I just want to trade this life
for new experiences
Holding tightly to that which isn’t mine

Sitting in an empty room
I keep wanting to forget the past
Everything will end
I wish it weren’t like this

I know how to continue
I know the feeling of lying
I just want to trade this life
for new experiences
Holding tightly to that which isn’t mine


Likely Scenarios

Marguerite was ten steps away from the locker room when she realized she forgot to check if she had locked her car doors.  It had only been a habit to check and double check the car doors for a few weeks, but Marguerite couldn’t do anything without checking…and sometimes vlogging herself doing it so that if she forgot, she could just look at her private social image-sharing account.  She used to boast to anyone who would listen, and sometimes to those who happened to be within earshot, of her impeccable memory.  Locker combinations, class schedules, menu items, board of directors, starting rosters of her favorite sports teams — all she had to do was study those printed lists for three to five minutes and it was filed away in her brain.

Something changed when she was a junior in college, though, because it took more than five minutes to commit to memory the names of the rookies on the volleyball team.  She was on the team captain; if anyone should know their names, it would be the team captain.  There were only six names to remember and she could only recall four of them easily, because they were short and rhymed.  Lori, Glory, and Zoe.  Marguerite didn’t want to alarm the coaches unnecessarily, so she didn’t tell anyone.  She didn’t even worry about it initially — she figured it was just stress.  Being a junior meant she had to pick classes strategically not only to fulfill the requirements of her applied statistics and data science major but also the general education requirements.  

If only the names of her new teammates were the only instance, but the memory lapses continued.  She couldn’t always remember if she’d brushed her teeth before going to bed or if she’d swapped out her dirty practice clothes for clean ones.  Routine activities that she’d previously hardly had to think about were suddenly consistently in the spotlight of her mental checklist.  It had been a couple of months since her memory began to fizzle, and while Marguerite still wasn’t alarmed, she was becoming increasingly frustrated.  Forgetting to check if she’d locked her car doors when she was so close to the locker room was the first likely scenario among many subsequent ones that could offer a modicum of rationality for the strange events that befell Marguerite over the next several months.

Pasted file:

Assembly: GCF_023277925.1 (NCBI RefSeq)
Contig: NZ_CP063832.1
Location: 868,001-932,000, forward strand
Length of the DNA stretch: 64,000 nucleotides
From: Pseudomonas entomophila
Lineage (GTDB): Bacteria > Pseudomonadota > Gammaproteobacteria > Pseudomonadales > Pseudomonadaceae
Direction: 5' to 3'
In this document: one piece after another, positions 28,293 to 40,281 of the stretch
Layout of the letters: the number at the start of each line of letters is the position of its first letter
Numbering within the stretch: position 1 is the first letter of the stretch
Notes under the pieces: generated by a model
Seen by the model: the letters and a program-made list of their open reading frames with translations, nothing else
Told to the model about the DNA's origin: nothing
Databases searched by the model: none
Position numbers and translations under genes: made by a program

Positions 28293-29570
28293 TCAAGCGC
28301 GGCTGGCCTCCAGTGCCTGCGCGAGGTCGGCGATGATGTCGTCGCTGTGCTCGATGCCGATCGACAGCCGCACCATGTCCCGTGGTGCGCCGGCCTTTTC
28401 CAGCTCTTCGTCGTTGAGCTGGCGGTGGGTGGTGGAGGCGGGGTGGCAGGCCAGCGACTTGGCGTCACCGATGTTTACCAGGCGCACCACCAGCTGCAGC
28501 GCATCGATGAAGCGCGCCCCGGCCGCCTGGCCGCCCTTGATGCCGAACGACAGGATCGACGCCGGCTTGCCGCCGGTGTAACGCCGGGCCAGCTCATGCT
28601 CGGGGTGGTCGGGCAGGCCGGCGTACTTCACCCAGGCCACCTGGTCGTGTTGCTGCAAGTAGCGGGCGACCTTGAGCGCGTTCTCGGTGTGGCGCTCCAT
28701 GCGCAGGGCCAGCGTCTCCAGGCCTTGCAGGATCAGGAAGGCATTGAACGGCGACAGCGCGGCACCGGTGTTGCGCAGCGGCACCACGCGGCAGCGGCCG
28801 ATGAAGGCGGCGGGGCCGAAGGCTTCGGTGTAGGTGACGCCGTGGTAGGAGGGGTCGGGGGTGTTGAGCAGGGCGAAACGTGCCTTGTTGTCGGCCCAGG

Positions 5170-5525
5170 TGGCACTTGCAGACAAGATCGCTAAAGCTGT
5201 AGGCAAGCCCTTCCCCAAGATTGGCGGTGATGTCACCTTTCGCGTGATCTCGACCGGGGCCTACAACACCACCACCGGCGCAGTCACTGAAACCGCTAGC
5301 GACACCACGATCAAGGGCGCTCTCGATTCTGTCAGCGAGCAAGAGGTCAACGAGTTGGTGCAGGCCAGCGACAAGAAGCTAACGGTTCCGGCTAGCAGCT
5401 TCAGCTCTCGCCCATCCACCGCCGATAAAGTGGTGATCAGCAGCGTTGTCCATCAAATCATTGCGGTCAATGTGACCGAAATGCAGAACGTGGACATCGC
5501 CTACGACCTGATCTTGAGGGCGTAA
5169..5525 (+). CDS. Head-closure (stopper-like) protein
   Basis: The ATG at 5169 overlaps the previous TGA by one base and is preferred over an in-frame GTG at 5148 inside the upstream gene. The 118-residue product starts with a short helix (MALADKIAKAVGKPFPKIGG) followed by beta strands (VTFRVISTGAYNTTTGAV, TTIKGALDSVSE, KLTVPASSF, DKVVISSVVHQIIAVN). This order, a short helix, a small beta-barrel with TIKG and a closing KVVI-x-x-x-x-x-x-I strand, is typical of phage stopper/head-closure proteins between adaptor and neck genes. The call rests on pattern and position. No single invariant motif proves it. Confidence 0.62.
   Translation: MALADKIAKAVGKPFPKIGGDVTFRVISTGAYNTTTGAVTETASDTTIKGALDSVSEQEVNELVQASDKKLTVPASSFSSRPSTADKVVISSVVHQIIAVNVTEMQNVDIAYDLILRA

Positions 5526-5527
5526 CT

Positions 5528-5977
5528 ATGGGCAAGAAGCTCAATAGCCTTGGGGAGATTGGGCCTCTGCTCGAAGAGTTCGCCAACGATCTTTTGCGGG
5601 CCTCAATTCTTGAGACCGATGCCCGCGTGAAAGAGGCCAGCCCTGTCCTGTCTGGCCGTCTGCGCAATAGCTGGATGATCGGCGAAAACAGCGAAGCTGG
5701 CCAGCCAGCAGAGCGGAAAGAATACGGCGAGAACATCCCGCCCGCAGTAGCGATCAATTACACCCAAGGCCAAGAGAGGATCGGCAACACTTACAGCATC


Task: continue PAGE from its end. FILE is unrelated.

She resisted the urge to go back to her car.  She trusted that she’d locked the doors even if she couldn’t remember if she’d done so.  The idea of walking down two flights of stairs and crossing a courtyard to student parking wasn’t appealing either.  Marguerite proceeded into the locker room and changed into her practice uniform.  Midge, her co-captain, was supposed to meet her to go over some pancake maneuvers, but she wasn’t in the locker room or in the gym.  Obnoxiously punctual Midge was late.  Marguerite reached for her phone to make sure she had the time and date right but couldn’t find any record of it in the calendar app.  She sent Midge a text.

So Midge, are we practicing today or what?

Um, what?

I thought we were going to go over pancakes.

But we already did…two days ago ’cause you said you and Patrick had to finish a project together tonight.

Right, that’s right. hahah.

Marguerite opened the calendar again and there it was: Patrick project. Library. 8pm. 

She undressed and redressed back into her normal clothes as fast as she could and braked hard at the opening of the roundabout at the center of the campus.  There were four libraries and her calendar didn’t indicate which one she was to meet Patrick.  She texted him, hoping that he wasn’t already at one of them otherwise it’d be quite likely that the message wouldn’t reach him in a timely fashion.  Marguerite’s eyes flitted between her phone and her rearview mirror as she waited at the mouth of the roundabout and thinking about what Midge had texted her.  She had no memory of practice two days ago. 

A car approached from behind, prompting Marguerite to drive a lap around the roundabout and then pull into the guest parking spots in front of the food hall.  She pulled her dark brown hair into a low ponytail and checked her phone.  No word from Patrick.  Right as she was about to start calling the libraries to ask if a lanky, bronze-skinned male with a tattoo of a snake around the back of his bald head was waiting impatiently by the circulation desk, she saw him walking towards her car.  She honked and he slowed to a stop.  She opened the door and waved him over.


“Hey, Patrick,” she said noticing the unlocked passenger side door.  “Get in.”

Patrick slid in and Marguerite pressed the power lock button.

“So, which library is it?”

Patrick’s jacket pocket started to play a lullaby.  He took out his phone, looked at the screen, and then turned his attention back to Marguerite.

“You forgot again.”

“I guess so,” Marguerite said more confused than ever.